Portrait of Baldassare Castiglione, by Titian

Portrait of Baldassare Castiglione, by Titian

 

 

 

 

 

 

 

 

 

 

 

 

 

 

 

 

 “Men demonstrate their courage far more often in little things than in great.”

Il Libro del Cortegiano, del Conte Baldesar Castiglione:

Binding, Baldassare Castiglione’s “Courtier,”

Binding, Il Libro del Cortegiano, del Conte Baldesar Castiglione

 

“A fine literary description of The Courtier by Petri Liukkonen (author) & Ari Pesonen — “Consists of a series of dialogues, in which the speakers describe the ideal courtier: nobly born, skilled in military arts, sports, and dancing, well-educated in classical and modern languages, music and painting, and gracious in conversation. However, with all these skills he does everything with certain nonchalance. Castiglione uses the term sprezzatura the cultivated ability to “display artful artlessness” (see The Absence of Grace by Harry Berger, Jr.). The purpose of courtiers is to serve a prince and tell him the truth, but in The Courtier they don’t seem to do anything but chatter, well aware of the tension between the ideal and the real. This quality which Castiglione had in mind when he wrote: “Therefore we may call that art true at which does not seem to be art.”
“The speakers include Duchess Elisabetta (1471-1526), Signora Emilia Pia, a bright discussant, Madonna Constanza Fregosa, Francesco Maria della Rovere (1490-1538), a soldier and Prefetto di Roma, Count Ludovico da Canossa (1476-1532), who was a close friend of Castiglione and presented his ideas in discussions, Messer Federico (d. 1541), who was appointed cardinal in 1539, Signor Ottaviano (d. 1524), who did not think much of women, Magnifico Juliano on Giuliano de’ Medici (1479-1516), the son of Lorenza il Magnifico and friend of Leonardo da Vinci and Macchiavelli, Messer Bernardo (1470-1520), a writer and a cardinal, Messer Pietro Bembo (1470-1547), a philosopher and a poet, Messer Cesare (1475-1512), a soldier and a diplomat, Unico Arentino (1458-1535), a composer and governatore perpetuo, who saw himself as the third poet after Dante and Petrarca, Joanni Cristoforo (1465-1512) a sculptor, Messer Niccolo Frigio, a diplomat. The book was source of inspiration for such writers as Cervantes, Donne, Corneille, and Edmund Spenser. Castiglione’s concepts of proper behavior and gentleman (“superior man”) have much in common with Confucian views of virtuous men. Confucius (551-479 B.C.E.) also advocated righteousness, loyalty, integrity, and reciprocity.”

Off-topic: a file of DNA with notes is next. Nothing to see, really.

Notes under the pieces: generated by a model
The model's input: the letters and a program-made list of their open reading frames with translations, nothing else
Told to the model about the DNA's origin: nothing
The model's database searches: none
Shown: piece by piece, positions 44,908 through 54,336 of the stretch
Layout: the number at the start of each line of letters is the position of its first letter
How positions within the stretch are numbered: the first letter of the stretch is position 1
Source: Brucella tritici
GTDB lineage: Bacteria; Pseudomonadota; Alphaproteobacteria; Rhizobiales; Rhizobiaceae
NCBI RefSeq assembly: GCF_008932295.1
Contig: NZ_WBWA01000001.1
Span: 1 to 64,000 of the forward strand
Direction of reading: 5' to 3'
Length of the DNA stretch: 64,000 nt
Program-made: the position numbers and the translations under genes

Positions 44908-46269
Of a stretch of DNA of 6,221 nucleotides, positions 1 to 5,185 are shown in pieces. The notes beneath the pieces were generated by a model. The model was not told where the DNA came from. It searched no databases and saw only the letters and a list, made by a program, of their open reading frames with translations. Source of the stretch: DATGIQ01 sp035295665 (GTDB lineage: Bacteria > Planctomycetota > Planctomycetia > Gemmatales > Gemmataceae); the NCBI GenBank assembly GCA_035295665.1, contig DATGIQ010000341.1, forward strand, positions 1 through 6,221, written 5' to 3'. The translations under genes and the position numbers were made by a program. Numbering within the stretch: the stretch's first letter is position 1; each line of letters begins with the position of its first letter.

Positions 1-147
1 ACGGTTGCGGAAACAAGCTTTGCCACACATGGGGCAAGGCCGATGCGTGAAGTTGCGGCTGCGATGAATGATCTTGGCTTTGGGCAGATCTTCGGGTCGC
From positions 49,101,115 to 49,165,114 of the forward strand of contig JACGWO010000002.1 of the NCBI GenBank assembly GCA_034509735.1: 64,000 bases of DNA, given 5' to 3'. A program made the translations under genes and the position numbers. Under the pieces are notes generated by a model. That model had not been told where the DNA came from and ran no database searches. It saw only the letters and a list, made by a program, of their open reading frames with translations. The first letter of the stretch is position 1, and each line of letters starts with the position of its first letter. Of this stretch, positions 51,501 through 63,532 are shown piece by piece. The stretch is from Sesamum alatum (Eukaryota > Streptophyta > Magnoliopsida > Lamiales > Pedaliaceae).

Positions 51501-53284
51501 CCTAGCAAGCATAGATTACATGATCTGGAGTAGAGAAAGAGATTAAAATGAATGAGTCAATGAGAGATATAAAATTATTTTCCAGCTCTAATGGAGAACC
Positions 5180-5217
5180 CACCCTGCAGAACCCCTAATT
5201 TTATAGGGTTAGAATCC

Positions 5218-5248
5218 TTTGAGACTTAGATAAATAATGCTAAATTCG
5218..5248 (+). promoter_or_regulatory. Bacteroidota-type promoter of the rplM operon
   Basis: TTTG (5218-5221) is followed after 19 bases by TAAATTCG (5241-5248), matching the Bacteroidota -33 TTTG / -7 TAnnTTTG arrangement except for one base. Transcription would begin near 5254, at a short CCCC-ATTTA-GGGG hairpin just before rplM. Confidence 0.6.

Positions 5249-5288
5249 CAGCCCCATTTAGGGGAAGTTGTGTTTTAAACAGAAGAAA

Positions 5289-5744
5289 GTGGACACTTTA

Sophis Loren, reading

Sophia Loren, reading

 
In contemporary terms,  glamour originally was a term applied to a magical-occult spell cast on somebody to make them believe that something that the spellcaster wished them to believe, including inducing an interpersonal attraction. This is the ‘spell’ that The Courtier strove to achieve. In Hollywood, stars as far apart as Sophia Loren and Marcello Mastroianni owned and acquired glamor, and the technological means and willingness to refine the beauty of it. Artful projection is casting a spell on the viewer, and is pursued to this day in film and photography.
 
Marcello Mastroianni

Marcello Mastroianni

 
 
 
 
 
 
 
 
This ‘technique’ provides the groundwork for today’s Boulevardiers, from Dandys to Diplomats. Giacomo Casanova refined this trait to a tee. He has become so famous for his often complicated and elaborate affairs with women, by employing the Sprezzatura, that his name is now synonymous with “womanizer”. Referred to in illustrious terms: adventurer, confidence trickster and scallywag, he associated with European royalty, popes and cardinals, along with luminaries such as Voltaire, Goethe and Mozart. From Castiglione to Casanova…The Coutier personified.
Giacomo Casanova, portrait by Anton Raphael Mengs

Portrait of Giacomo Casanova, by Anton Raphael Mengs

 
Il Libro del Cortegiano, del Conte Baldesar Castiglione

Il Libro del Cortegiano, del Conte Baldesar Castiglione